Scope and arrangement
The Pettis Perry Papers have been arranged in three series: Personal Papers; Communist Party; and the Smith Act Trial.
The Pettis Perry papers are arranged in three series:
The PERSONAL PAPERS series, 1950-1967, (.5 linear ft.)includes a folder of biographical information which contains Perry's passport; statements concerning his death, including those from the Soviet Communist Party, William L. Patterson, and Gus Hall; obituaries; notes and draft for a eulogy; a typescript and printed copy of Richard O. Boyer's 1951 profile, “Pettis Perry, the Story of a Working Class Leader;” and correspondence from Rose Perry to Chicago librarian Margaret Burroughs regarding Perry's death and the disposition of his library. Additional biographical information may be found in a folder containing an outline for Perry's planned autobiography in this series, as well as in his statements to the jury in the SMITH ACT TRIALseries.
There are four folders of letters written by Perry to his wife and children from January 1955 to April 1957, during his term in federal prison. They discuss his health, family matters, and current events such as the Emmett Till trial, colonialism, the civil rights movement, political campaigns, and the Brooklyn Dodgers. A folder of general correspondence includes post cards from Perry's last trip to Europe; a letter to his aunt discussing his indictment; letters to Freedomwayseditor Esther Jackson and W.E.B. DuBois regarding his work on a book about Africa; and requests for research materials.
The series also contains material for a course taught by Perry at the Jefferson School of Social Science, 1952-1953; the detailed outline for his planned autobiography; and notes, an incomplete preliminary article, and reference materials for an unfinished book about the Congo (now Zaire.)
The COMMUNIST PARTY series, 1942-1965, (1 linear ft.)comprises the bulk of the Perry Papers. It documents his tenure in New York, from 1948 to 1955, as Secretary of the Negro Commission, Chairman of the Farm Commission, and Alternate Member of the Executive Committee, and his membership on the Southern California District Board upon his return to California in 1957. A folder of general correspondence includes letters from Claude Lightfoot, Eugene Dennis, Eslanda Robeson, and others discussing such subjects as relations with the National Association for the Advancement of Colored People and African-American community, anti-colonial movements, and party meetings. The National Executive Committee folder consists of assorted speeches, reports, and memoranda sent to Perry by William Z. Foster and others concerning tactics, organization, and ideology. It includes a transcript of discussions by party leaders concerning labor unions in preparation for the national convention of 1954.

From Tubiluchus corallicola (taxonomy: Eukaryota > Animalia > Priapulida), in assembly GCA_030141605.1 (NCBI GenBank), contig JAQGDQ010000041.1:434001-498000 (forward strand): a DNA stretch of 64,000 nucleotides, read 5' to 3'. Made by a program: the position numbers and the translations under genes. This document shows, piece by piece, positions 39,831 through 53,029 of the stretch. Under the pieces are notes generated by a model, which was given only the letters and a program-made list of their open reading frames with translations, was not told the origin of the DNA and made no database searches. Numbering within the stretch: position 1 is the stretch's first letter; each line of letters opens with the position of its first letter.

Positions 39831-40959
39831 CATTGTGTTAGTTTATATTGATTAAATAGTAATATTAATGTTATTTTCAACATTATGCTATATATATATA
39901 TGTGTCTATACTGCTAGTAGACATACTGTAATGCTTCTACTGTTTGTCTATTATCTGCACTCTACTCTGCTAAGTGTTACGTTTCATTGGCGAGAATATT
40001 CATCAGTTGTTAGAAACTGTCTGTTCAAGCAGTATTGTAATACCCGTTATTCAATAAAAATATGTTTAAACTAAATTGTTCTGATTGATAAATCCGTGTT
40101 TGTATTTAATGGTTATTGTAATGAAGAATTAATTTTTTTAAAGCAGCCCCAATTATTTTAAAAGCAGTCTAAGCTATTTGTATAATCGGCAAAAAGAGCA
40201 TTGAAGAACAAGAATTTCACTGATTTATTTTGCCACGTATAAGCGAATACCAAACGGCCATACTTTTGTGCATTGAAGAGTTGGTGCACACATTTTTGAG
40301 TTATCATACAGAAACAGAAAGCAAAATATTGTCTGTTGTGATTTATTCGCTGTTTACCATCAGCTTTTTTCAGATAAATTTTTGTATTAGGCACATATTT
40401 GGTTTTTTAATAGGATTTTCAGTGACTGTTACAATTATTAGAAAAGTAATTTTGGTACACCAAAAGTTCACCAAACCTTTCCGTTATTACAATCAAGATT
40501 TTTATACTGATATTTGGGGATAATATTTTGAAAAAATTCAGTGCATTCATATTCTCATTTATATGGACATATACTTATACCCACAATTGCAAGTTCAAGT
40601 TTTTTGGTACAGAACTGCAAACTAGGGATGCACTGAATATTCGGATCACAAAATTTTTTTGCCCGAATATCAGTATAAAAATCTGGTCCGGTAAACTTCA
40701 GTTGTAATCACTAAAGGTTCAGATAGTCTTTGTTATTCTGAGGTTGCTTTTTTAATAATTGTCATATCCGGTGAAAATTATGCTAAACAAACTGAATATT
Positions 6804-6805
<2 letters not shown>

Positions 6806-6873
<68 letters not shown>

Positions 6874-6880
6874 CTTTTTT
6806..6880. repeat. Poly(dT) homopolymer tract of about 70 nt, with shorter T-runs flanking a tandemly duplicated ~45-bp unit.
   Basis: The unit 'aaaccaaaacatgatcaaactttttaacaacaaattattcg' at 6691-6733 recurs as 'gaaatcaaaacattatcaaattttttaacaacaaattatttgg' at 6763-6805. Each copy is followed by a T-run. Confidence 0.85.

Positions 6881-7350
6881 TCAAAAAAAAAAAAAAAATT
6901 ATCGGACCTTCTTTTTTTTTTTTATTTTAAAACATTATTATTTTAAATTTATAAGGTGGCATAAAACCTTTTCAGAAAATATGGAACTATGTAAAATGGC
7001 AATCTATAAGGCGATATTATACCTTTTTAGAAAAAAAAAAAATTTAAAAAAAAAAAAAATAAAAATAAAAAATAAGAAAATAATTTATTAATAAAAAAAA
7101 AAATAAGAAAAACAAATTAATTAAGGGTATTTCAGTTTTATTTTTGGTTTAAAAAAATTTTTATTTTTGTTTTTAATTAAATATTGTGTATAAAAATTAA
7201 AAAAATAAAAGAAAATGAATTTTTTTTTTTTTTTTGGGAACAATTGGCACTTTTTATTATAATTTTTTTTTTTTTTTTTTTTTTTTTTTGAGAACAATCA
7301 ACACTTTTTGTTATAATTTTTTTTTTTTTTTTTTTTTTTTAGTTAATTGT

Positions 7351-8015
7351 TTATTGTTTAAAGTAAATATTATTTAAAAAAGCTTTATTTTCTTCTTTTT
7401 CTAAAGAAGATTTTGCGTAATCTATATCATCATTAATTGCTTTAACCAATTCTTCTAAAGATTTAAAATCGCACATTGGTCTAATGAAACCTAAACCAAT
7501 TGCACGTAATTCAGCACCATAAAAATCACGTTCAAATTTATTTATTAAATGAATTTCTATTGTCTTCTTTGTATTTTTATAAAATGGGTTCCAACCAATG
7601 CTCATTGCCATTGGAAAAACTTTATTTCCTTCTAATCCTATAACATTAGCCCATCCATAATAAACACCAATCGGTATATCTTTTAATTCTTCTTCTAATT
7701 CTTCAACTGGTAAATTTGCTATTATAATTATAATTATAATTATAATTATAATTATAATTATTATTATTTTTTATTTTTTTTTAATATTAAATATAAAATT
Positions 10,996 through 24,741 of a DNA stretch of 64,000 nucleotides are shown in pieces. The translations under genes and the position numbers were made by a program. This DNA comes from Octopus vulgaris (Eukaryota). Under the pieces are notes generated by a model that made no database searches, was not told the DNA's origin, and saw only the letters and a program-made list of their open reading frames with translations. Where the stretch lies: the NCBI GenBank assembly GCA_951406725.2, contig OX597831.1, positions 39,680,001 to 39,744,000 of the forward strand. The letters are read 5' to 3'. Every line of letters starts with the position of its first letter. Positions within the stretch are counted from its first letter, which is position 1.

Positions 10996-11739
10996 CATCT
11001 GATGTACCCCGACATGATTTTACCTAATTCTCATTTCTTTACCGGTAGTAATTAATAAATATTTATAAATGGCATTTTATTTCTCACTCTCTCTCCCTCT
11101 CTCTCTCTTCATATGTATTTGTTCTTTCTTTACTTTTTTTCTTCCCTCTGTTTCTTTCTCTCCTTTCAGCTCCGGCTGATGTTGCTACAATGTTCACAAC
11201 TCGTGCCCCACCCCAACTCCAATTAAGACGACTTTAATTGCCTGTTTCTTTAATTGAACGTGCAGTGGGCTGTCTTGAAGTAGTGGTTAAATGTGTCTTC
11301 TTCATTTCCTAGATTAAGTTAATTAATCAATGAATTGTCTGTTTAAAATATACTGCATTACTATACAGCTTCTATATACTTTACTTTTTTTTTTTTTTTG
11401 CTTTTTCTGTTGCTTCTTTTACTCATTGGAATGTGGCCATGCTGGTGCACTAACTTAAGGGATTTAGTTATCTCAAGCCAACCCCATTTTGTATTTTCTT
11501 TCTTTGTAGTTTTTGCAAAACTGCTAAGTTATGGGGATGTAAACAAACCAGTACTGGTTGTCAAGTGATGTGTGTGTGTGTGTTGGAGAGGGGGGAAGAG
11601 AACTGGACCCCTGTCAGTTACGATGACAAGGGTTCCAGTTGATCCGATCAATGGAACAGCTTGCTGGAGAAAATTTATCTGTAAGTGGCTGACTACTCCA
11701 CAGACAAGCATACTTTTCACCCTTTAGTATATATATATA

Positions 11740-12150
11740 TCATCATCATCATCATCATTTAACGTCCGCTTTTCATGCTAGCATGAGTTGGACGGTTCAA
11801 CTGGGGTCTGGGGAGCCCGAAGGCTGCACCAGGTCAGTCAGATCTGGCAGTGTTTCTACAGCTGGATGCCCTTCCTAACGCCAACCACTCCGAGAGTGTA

The series also contains Perry's writings regarding the Communist Party-USA's position on the “Negro Question” and the issue of self-determination, debated at length throughout the 1940s and 1950s. These discussions may be found in the folders of both the Negro Commission and the Southern California District Board. In addition, there are memoranda, reports, and speeches concerning a variety of topics such as the role of African Americans in World War II, elections campaigns from 1944 to 1958, colonialism, labor unions, and ideological questions.
Subject files have been created reflecting a variety of printed material and other writings retained by Perry concerning such topics as the Walter-McCarran Act, Mexican workers, regional Communist Parties, school desegregation, Jewish organizations, and trade unions. A folder for Cuba includes excerpts of writings by Blas Roca Calderio and Fabio Grobart on socialism and discrimination and a speech by Fidel Castro. A miscellaneous international folder includes articles by Eslanda Robeson on world events for publication in Freedomand a booklet of speeches and reports from the 1952 World Peace Council in Berlin. The Southern Christian Leadership folder contains a draft report by John Henry discussing the Party's relationship with Rev. Martin Luther King, Jr.
The SMITH ACT TRIAL series, 1952-1953, (.5 linear ft.)contains manuscripts and reprints of Perry's opening and closing statements to the jury and motions in the nine-month conspiracy trial of seventeen Communist leaders at which he represented himself. The statements provide substantial biographical information and outline Perry's political philosophy and goals.
Also of significance are newsletters and correspondence from the Families of the Smith Act Victims, an organization founded in August 1951 to give financial and moral support to relatives of those indicted or imprisoned under the Act. Money was raised to send their children to summer camp, print pamphlets decrying the treatment of Smith Act families, subsidize family visits to prisoners, and join amnesty movements. There is also a folder for the National Trade Union Committee for the Repeal of the Smith Act containing lists, memoranda, and resolutions. Additional material regarding the “New York Seventeen” case (United States v. Flynn, et al.)and the Families of Smith Act Victims committee may be found in the microfilmed records of the Civil Rights Congress.